A welcoming environment

Kindness and compassion matter in higher education, but are rarely discussed or valued. At Wheaton, we see these as essential ingredients in supporting our students who are pushing themselves to explore new fields and activities, build new skills and capacities, and imagine themselves and their possible futures anew. Students, alums and families regularly cite our caring and welcoming community as something that sets us apart. This year, we are building on that capacity with new outreach programs and a new scholarship initiative that make us proud.

The college’s supportive environment starts with faculty and staff members who are dedicated to assisting each student on their educational journey and fostering connections on campus. Class discussions, advising sessions, creative projects and scholarship, athletics and clubs create micro-communities that last long after graduation. Wheaton spirit is evident even to first-time campus visitors who remark upon the helpful directions they receive on their way from the parking lot, the greetings of passersby on the Dimple, and the friendly smiles of everyone they meet.

Wheaton’s welcoming nature also expresses itself in a variety of programs and resources designed to engage people and to improve the campus climate. The Marshall Center for Intercultural Learning, the Center for Social Justice and Community Impact, and the Center for Religious and Spiritual Life testify to this commitment. Organizations, such as the Diversity, Equity and Access Leadership (DEAL) committees and the Network for LGBTQ+ Inclusion, Support and Advocacy, facilitate the involvement of the entire campus, bringing students, faculty, and staff together to discuss topics across differences and to strive for equity, inclusion, and belonging.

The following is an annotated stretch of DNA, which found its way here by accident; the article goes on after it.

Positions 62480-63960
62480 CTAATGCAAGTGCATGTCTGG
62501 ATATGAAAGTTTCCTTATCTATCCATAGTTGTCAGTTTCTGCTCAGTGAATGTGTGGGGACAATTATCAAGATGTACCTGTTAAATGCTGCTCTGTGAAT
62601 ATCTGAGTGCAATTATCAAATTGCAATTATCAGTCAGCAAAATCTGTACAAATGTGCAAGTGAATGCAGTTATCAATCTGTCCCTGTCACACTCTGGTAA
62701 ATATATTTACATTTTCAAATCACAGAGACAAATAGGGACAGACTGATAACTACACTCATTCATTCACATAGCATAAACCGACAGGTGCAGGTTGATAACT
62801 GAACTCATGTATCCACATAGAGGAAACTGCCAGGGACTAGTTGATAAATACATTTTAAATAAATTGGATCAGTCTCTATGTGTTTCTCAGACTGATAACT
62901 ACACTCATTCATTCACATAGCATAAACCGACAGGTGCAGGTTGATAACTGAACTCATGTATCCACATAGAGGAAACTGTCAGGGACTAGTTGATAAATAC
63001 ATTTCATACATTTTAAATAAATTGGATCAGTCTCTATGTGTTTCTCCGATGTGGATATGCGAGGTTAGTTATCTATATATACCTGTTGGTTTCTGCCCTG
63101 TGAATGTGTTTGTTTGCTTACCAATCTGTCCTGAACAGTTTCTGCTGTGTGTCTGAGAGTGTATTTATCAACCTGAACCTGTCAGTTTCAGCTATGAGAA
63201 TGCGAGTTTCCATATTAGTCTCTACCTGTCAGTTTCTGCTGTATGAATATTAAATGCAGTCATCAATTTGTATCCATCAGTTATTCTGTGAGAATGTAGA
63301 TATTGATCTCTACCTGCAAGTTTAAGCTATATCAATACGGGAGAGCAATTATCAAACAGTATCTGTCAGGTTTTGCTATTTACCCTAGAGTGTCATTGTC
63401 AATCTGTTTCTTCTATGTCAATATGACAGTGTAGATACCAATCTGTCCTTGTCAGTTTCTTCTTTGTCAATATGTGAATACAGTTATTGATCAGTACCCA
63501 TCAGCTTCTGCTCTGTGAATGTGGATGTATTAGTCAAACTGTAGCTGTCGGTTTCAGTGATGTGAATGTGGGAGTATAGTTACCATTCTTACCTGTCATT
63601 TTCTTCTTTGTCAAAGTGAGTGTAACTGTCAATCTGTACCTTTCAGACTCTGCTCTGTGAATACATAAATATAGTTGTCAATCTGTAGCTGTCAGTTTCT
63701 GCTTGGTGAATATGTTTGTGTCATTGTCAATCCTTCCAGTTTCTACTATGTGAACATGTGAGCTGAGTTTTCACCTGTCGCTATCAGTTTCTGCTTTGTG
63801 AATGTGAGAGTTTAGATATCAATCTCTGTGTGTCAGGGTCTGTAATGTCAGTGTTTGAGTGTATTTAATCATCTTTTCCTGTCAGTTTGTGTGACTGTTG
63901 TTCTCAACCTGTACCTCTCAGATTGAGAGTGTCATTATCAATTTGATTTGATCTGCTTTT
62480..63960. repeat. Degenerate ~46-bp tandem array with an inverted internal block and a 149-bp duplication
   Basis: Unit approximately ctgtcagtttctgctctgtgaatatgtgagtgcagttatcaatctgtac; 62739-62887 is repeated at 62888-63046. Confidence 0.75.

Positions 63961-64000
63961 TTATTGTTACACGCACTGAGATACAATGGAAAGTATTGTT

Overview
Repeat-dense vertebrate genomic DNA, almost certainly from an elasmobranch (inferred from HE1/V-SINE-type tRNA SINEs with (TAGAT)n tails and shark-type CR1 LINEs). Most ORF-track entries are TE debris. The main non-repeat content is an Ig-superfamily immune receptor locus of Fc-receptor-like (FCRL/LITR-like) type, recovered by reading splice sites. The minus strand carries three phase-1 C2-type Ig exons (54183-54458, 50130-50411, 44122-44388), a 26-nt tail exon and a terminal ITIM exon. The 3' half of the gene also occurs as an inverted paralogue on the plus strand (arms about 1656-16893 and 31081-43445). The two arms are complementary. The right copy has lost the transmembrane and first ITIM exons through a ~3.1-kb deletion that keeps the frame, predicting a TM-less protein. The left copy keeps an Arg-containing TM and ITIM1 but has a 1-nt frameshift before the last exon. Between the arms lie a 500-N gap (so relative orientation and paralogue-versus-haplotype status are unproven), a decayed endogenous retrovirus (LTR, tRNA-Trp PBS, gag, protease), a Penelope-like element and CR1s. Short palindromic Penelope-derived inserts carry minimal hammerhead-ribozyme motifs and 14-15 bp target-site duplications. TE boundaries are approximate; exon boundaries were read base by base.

This year, the college’s Center for Collaborative Teaching and Learning has sponsored a series of workshops for faculty on inclusive pedagogy, an approach to teaching and learning that fosters an environment in which all students feel welcomed, valued, challenged and supported as whole people able to engage their authentic selves. This is an approach to teaching that has been shown nationally to be effective in helping students to successfully complete their degree. And programs such as the Elephant in the Room Talks series and the Empowered Bystander Training facilitate campus-wide conversations about inclusion and augment the skills of students, faculty and staff to work and live together.

Wheaton’s Network for LGBTQ+ Inclusion, Support and Advocacy held its first-ever mini-conference, All Are Welcome: Collaborative Approaches to Building Inclusive Communities. The April 20 event brought Wheaton students, faculty and staff together with local public school teachers and students for discussions about diversity, equity, inclusion and belonging best practices.

The depth of Wheaton’s commitment to this work is inspirational and something we should continue to build upon. In that spirit, I recently established the Wheaton Pride Scholarship. This new $2,500 scholarship, which will be awarded annually to two students who are actively engaged in LGBTQ+ advocacy efforts, signals Wheaton’s support for the LGBTQ+ community and allyship. At a time when LGBTQ+ people face increasing threats, including from legislation in some states, visible support from Wheaton is especially important. I hope that others will join me in endowing this fund for the future.

Wheaton opened its doors to provide advanced education to women at a time when few options were available. Today, our historical commitment to providing access to high-quality education for all of our students now embraces a diversity of identities and experiences. Students of color are 21 percent of enrolled students and first generation students are 20 percent. Times Higher Ed Impact rankings have placed Wheaton in the top 10 in the U.S. for gender equality and the top 25 for reducing inequities. The college is one of just 50 institutions nationwide to have achieved First Scholars status from the First Scholars Network for its support of first generation students. The Princeton Review ranks Wheaton 21st in the nation for supporting LGBTQ+ students.

Building on Wheaton’s welcoming and inclusive nature continues the tradition started nearly 190 years ago in ways that meet the challenges we face today. One of our strategic priorities calls for an ongoing effort to become a truly inclusive and equity-minded community. Endowing the Wheaton Pride Scholarship and fostering kindness and compassion will not only help the college achieve its strategic goal, but also advance our educational mission of abundant lives for all our graduates.